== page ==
Spanish rapper Pablo Hasel who barricaded himself inside a university to avoid a jail term has been arrested.

Catalan police entered the University of Lleida and detained him a day after he arrived there with supporters.

Hasel is facing a nine-month jail term for glorifying terrorism and slandering the crown and state institutions over tweets and lyrics that attacked the monarchy and police.

He was due to hand himself in last week but defied the order.

Almost two hours after officers from the Mossos police force went in early on Tuesday, Hasel was led away shouting “they will never silence us; death to the fascist state”.

He was driven away to the nearby Ponent prison, where he will begin serving his sentence, reports say.

Dozens of supporters had earlier built a barricade at the university in Lérida (Lleida in Catalan), 150km (90 miles) west of Barcelona. Pictures from the scene showed activists spraying fire extinguishers at police before he was arrested in the university rector’s building.

On Tuesday night protests broke out in cities across the country. In Barcelona thousands gathered, waving placards reading “Free Pablo” before the protests turned ugly as police charged and demonstrators set rubbish bins on fire.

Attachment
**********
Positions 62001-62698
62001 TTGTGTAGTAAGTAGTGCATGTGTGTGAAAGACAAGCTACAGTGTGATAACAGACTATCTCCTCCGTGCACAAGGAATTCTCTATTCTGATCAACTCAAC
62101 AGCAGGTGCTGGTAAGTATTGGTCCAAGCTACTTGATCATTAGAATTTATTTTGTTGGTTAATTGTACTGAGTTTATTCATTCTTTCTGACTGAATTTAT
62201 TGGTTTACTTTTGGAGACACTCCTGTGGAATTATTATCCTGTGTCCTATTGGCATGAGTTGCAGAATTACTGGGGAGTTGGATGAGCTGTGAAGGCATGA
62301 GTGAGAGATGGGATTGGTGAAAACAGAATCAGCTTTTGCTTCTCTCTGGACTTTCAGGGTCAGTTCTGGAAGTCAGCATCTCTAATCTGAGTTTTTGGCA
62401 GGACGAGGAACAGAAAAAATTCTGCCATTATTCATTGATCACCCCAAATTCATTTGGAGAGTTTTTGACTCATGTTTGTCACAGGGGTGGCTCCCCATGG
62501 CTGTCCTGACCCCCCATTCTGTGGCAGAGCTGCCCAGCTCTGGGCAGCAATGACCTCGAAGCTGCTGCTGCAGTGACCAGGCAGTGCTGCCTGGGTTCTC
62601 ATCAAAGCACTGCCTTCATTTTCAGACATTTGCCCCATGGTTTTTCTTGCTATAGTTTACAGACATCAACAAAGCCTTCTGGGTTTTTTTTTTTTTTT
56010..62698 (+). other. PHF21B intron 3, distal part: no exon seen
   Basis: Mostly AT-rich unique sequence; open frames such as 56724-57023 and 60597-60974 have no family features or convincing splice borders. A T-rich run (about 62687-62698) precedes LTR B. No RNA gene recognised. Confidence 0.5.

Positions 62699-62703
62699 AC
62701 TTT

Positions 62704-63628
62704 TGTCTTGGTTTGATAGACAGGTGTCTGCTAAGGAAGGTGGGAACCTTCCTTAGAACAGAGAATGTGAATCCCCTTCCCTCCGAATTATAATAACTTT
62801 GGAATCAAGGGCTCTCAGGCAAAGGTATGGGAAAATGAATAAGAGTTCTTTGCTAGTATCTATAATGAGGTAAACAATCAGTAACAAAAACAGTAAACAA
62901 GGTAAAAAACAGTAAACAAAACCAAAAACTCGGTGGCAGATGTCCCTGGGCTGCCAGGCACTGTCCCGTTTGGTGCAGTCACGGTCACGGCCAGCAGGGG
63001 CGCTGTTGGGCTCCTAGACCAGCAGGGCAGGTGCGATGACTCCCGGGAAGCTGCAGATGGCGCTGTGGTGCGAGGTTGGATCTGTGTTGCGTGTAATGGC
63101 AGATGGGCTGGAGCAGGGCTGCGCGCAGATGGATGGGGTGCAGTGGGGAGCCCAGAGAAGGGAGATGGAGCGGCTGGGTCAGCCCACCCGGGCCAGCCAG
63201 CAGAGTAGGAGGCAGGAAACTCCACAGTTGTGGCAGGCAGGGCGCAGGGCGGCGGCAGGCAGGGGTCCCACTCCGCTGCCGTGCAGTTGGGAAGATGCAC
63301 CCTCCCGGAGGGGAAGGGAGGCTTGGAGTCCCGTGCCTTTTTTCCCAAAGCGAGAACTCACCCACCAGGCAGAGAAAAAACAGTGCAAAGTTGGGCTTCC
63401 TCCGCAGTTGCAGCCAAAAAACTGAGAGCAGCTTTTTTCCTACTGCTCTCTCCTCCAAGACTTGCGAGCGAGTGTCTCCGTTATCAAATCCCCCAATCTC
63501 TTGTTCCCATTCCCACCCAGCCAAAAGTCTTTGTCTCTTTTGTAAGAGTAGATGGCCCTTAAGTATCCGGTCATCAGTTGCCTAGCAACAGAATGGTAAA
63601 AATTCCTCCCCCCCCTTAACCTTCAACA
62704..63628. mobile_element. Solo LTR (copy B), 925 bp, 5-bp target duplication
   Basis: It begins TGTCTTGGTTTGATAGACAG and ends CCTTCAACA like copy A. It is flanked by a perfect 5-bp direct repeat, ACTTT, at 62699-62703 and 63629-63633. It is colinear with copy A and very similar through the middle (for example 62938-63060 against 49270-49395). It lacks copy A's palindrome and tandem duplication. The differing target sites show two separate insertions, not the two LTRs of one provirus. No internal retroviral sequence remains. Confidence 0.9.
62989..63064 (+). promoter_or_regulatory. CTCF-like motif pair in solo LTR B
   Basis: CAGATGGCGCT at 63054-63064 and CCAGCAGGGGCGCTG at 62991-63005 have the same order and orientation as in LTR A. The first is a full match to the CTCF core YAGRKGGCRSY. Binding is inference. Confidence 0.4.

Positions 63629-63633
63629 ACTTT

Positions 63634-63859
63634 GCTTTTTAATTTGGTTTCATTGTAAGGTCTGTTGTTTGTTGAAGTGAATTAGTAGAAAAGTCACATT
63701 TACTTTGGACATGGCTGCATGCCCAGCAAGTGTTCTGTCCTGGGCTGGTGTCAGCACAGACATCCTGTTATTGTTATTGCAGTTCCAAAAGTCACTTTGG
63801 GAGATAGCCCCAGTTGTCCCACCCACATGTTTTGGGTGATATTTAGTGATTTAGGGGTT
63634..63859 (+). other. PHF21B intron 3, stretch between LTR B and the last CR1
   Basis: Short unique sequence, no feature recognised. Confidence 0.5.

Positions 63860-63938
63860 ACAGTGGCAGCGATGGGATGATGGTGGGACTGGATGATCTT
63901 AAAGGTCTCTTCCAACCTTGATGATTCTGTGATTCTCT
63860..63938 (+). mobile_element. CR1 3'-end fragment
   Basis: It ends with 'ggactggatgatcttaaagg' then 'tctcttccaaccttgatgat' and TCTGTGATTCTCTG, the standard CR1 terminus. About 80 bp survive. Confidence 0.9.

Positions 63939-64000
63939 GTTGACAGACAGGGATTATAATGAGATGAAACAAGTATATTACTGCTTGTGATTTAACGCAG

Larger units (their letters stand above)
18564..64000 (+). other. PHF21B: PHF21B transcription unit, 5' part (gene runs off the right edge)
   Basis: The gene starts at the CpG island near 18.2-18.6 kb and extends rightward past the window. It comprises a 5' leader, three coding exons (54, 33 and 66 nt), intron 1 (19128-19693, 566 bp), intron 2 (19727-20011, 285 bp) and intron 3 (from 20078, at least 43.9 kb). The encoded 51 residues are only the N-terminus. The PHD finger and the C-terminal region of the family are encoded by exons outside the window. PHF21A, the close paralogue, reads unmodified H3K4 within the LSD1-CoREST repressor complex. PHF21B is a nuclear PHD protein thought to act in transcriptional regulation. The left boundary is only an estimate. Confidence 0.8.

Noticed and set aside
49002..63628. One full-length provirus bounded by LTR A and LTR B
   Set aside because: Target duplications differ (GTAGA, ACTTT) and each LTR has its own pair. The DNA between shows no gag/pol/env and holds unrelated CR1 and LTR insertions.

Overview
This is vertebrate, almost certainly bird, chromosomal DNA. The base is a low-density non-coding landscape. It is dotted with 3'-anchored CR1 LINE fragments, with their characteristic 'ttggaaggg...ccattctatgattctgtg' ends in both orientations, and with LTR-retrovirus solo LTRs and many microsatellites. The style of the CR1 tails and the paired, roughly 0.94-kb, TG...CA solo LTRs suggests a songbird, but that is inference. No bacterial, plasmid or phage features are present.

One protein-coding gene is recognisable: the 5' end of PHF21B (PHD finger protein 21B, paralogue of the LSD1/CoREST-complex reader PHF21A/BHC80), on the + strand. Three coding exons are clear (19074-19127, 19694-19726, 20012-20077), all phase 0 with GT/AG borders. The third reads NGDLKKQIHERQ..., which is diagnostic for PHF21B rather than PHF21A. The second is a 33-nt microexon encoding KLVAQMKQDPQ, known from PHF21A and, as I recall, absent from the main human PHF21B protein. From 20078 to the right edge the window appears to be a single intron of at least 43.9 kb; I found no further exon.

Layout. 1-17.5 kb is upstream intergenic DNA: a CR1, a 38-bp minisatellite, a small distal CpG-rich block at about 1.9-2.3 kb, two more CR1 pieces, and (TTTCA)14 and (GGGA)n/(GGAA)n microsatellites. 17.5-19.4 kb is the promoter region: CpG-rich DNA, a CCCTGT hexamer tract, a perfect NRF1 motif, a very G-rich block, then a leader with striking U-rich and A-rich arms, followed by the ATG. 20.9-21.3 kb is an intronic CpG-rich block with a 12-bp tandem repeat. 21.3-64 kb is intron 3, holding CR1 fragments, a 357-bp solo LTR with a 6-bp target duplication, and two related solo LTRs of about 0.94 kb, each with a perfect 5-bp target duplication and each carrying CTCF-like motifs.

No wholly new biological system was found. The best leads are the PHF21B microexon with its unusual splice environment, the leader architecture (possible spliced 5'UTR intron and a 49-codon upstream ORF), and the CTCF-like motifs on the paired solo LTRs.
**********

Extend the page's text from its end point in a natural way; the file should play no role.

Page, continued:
Many also chanted calls to free leaders of Catalonia’s independence movement, a cause that Hasel supports. Nine were jailed in 2019 after organising an independence referendum for the region two years earlier that the Spanish government called illegal.

A spokesman for the Catalan police force told the AFP news agency that officers had entered the university “to enforce the judicial ruling”.

More than 200 artists, including film director Pedro Almodóvar and Hollywood star Javier Bardem, had signed a petition against his jail term, which was upheld by a Spanish court on Monday. Amnesty International tweeted that Hasel’s arrest was terrible news for freedom of expression in Spain.

Hasel tweeted overnight that he would go to prison “with my head held high” if he was taken away. “We cannot allow them to dictate what we can say, what we can feel or what we can do,” he tweeted, adding that he had chosen not to go into exile abroad.